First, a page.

Fourier decomposition of solutions of the wave equation with respect to the spatial variable

Say I have a wave equation of the form $$\nabla^{2}f(t,\mathbf{x})=\frac{1}{v^{2}}\frac{\partial^{2}f(t,\mathbf{x})}{\partial t^{2}}$$ which is clearly a partial differential equation (PDE) in $\mathbf{x}$ and $t$.

Is it valid to consider a solution in which one Fourier decomposes the spatial part of the function $f(t,\mathbf{x})$ and not its temporal part. That is, is it ok to express the solution in the form $$f(t,\mathbf{x})=\int_{-\infty}^{+\infty}\frac{d^{3}k}{(2\pi)^{3}}\tilde{f}(t,\mathbf{k})e^{i\mathbf{k}\cdot\mathbf{x}}$$ And if so, why is it ok to do this?

[Is it simply that one Fourier decomposes the solution at a particular fixed instant in time, $t$ and then requires that the solution has this form for all $t$, hence the mode functions $\tilde{f}(t,\mathbf{k})$ must satisfy the PDE $$\frac{\partial^{2}\tilde{f}(t,\mathbf{k})}{\partial t^{2}}+v^{2}\mathbf{k}^{2}\tilde{f}(t,\mathbf{k})=0$$ or is there some other reasoning behind it?]

When considering a function $f(t,\mathbf x)$ on $[0,\infty)\times \mathbb{R}^n$, we can focus on one time slice at a time, fixing $t$ and dealing with a function of $\mathbf x$ only. The Fourier transform can be applied to this slice, since it's just a function on $\mathbb{R}^n$. The result can be denoted $\tilde f(t,\mathbf k)$, and is usually called the Fourier transform with respect to spatial variable (or sometimes, "partial Fourier transform"). As long as $t$ is fixed, nothing new happens: for example, $$f(t,\mathbf{x})=\int_{\mathbb{R}^n}\frac{d\mathbf k}{(2\pi)^{3}}\tilde{f}(t,\mathbf{k})e^{i\mathbf{k}\cdot\mathbf{x}}\tag{1}$$ is just the inversion formula for Fourier transform.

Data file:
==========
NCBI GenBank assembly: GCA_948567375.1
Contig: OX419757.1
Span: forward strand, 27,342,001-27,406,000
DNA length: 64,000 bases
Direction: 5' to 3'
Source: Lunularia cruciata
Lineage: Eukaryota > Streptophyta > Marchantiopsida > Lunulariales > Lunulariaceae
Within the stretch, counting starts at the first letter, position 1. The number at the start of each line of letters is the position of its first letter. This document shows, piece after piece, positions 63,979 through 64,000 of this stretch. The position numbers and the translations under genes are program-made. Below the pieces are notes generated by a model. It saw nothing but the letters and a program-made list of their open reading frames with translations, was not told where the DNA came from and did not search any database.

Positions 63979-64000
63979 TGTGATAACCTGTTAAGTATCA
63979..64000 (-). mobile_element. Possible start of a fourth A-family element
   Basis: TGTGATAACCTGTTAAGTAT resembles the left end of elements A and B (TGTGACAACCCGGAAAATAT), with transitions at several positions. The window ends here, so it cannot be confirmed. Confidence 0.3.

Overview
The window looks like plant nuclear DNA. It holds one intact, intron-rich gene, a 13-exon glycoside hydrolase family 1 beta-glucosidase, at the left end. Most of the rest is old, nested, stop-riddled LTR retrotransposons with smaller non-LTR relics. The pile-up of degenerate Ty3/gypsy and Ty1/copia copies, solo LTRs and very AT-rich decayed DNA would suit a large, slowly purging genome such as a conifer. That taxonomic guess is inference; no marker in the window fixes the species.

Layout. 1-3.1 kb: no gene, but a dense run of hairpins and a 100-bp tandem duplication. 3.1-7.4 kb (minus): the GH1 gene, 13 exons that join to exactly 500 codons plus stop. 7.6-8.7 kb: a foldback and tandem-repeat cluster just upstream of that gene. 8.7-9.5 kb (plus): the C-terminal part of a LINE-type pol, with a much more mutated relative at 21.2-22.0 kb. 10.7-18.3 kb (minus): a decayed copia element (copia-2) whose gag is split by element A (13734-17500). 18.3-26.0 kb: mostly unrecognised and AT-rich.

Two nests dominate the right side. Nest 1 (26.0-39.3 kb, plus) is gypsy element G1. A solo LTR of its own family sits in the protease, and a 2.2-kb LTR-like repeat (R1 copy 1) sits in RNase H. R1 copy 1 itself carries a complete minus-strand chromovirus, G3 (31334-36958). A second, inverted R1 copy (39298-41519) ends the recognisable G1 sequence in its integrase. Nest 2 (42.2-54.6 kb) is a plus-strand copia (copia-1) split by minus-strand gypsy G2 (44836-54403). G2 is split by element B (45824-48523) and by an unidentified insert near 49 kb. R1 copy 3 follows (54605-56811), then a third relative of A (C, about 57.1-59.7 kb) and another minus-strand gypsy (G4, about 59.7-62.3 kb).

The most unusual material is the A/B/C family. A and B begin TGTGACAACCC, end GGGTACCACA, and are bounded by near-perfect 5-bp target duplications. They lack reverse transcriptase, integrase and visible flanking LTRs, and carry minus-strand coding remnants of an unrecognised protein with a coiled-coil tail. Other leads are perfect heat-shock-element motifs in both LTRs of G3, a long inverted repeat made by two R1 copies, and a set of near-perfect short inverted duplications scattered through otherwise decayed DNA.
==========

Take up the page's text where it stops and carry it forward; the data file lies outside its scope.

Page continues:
• Thanks for the link. So is what I put correct then, that we want the solution to be of this form for all values of $t$ and hence the Fourier coefficient functions $\tilde{f}(t,\mathbf{x})$ must evolve according to the corresponding differential equation in time? (Otherwise I find it confusing since we have Fourier transformed at a fixed instant in time and hence the solution isn't time dependent) – user35305 May 3 '16 at 17:44
• Sorry to reiterate things, but just to check that I've understood the reasoning correctly. Is the point that we Fourier expand at a given instant in time (providing a solution on a given time slice), but then we require that the solution be a Fourier expansion of this form for every instant in time. We do so by allowing the Fourier coefficients to evolve in time and in particular insisting that they are solutions to the differential equation $\frac{\partial^{2}f(t,\mathbf{k})}{\partial t^{2}}+v^{2}\mathbf{k}^{2}f(t,\mathbf{k})=0$. Would this be the correct reasoning? – user35305 May 3 '16 at 18:12
• We apply the Fourier transform to each, fixed, moment of time. Thus obtaining a new function of $t$ and $k$. The transform can be inverted, so for each fixed $t$, the solution is the inverse Fourier transform of $\tilde f(t,k)$ with respect to $k$. (So, this is not a special requirement, the Fourier transform can be inverted.) – user147263 May 3 '16 at 18:15
• Ah OK, and so the requirement that the Fourier coefficients satisfy the differential equation in time ensures that the Fourier transforms carried out at each fixed instant in time describe a single solution to the wave equation (heuristically, the fact that the Fourier coefficients satisfy the differential equation in time ensures that the each of the Fourier transforms, at each instant in time, are "connected" continuously to one another, describing a continuous solution in position $\mathbf{x}$ and time $t$. – user35305 May 3 '16 at 18:46